12 Milagritos

John Butcher

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12 Milagritos Review

by Steve Loewy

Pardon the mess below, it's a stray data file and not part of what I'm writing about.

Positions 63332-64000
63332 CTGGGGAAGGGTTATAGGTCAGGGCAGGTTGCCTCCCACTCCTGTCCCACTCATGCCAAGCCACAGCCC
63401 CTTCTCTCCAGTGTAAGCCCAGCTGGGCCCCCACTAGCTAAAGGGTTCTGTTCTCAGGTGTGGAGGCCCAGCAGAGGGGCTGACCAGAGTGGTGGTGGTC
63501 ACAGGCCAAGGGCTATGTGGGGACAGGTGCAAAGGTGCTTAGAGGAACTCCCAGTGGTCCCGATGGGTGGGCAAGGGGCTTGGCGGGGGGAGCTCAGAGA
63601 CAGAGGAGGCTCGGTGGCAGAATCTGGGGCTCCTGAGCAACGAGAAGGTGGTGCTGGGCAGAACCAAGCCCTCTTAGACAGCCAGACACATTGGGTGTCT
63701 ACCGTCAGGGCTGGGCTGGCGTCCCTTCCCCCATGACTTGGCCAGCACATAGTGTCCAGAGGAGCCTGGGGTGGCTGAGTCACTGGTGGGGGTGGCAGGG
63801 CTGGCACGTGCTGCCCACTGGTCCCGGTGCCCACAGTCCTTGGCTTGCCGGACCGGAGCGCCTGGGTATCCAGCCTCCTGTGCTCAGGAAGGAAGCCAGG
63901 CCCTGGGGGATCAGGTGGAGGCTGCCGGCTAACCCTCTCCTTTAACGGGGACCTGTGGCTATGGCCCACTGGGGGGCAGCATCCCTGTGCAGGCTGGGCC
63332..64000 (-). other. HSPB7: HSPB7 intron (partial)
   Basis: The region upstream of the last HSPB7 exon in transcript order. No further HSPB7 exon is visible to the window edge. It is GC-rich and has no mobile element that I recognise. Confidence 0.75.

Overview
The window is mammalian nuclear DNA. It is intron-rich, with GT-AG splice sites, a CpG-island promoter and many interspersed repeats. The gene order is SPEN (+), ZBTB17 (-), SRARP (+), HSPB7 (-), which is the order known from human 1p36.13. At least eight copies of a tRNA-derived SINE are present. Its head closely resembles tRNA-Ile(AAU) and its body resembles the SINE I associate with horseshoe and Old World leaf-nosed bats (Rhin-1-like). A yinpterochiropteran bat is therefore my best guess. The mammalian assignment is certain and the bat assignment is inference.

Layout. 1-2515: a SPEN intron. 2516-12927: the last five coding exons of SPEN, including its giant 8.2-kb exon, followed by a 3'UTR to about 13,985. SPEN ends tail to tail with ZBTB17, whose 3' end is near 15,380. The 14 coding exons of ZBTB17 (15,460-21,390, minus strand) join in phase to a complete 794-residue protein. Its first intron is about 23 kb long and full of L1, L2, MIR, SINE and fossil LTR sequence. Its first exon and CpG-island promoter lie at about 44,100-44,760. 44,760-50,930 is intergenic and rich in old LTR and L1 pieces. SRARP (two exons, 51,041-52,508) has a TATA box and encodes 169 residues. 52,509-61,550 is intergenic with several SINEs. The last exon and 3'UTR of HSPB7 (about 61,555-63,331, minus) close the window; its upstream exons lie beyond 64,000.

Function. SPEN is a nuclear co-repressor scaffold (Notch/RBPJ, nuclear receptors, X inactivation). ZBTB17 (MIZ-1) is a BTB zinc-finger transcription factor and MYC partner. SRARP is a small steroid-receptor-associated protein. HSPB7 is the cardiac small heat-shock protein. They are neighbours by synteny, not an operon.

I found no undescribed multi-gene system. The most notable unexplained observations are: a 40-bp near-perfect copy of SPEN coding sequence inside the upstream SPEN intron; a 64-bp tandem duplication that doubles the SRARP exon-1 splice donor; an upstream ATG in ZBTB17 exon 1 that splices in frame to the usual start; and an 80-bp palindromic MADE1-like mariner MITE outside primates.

Saxophonist John Butcher's style can be recognized in a flash. The split tones, slap tonguing, jabs, and spurts are remarkably idiosyncratic. They are also remarkably good, even if they tend to be predictable. His trio with percussionist Gene Robair and bassist Matthew Sperry is a finely oiled unit, utterly subversive, powerful, and unique. On the singular "Nervio," Butcher's saxophone pounds energetically against an underbelly of scratchy string bass, leading to a held tone building tension, and never really releasing it. This is followed by the sprightly "Labio," with its disjointed clipped phrasing. And so on. This release has the advantage of 12 tracks, ranging in length from one to eight minutes, each of which is sufficiently different to keep the listener's interest. This is noise/improvisation at its best, logically developed and touching a plethora of moods and textures. The bassist shows spectacular form, with studied intervallic leaps, and horn-like runs, though nothing on the recording is closely related to any sort of common improvisatory strategy. Here is music that soars in its own way, oblivious to the world, yet forging new perspectives that sound a cry for freedom. Butcher and his colleagues seem to hear the notes differently than anyone else on the planet, forging new traditions, and sputtering a fresh dynamic.

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